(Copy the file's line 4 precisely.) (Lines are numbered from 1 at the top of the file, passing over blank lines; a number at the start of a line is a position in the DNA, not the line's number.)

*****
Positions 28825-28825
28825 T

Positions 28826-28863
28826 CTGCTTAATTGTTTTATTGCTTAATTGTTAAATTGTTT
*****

28826 CTGCTTAATTGTTTTATTGCTTAATTGTTAAATTGTTT